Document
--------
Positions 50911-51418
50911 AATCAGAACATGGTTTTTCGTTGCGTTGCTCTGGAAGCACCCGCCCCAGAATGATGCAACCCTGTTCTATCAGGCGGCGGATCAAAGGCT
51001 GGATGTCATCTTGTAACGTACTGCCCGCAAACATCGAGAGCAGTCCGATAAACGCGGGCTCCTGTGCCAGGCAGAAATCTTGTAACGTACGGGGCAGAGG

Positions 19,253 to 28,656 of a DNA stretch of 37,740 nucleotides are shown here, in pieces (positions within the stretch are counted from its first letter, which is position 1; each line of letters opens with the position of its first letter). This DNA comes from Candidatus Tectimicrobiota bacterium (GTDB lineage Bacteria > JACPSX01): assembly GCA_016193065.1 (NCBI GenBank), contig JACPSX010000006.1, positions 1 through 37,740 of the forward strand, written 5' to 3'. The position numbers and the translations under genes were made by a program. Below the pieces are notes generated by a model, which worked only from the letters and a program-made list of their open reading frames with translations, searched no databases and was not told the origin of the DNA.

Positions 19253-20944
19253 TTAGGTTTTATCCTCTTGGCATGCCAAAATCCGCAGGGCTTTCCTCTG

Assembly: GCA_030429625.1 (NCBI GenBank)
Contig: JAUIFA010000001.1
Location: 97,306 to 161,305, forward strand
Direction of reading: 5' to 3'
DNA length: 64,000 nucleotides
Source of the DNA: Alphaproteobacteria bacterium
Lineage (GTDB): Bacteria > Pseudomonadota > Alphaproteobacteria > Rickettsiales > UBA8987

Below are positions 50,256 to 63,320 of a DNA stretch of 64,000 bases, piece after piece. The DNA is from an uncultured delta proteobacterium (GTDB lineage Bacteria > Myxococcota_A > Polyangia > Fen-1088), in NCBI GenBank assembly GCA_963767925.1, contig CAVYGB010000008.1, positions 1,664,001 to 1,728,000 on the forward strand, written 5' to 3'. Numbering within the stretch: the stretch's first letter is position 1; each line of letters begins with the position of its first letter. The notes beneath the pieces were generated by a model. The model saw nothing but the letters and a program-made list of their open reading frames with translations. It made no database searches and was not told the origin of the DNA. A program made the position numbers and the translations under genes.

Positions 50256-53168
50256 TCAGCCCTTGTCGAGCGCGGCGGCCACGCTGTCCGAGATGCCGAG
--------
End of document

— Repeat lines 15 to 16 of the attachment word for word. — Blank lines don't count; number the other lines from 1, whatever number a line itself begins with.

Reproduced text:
Positions 50256-53168
50256 TCAGCCCTTGTCGAGCGCGGCGGCCACGCTGTCCGAGATGCCGAG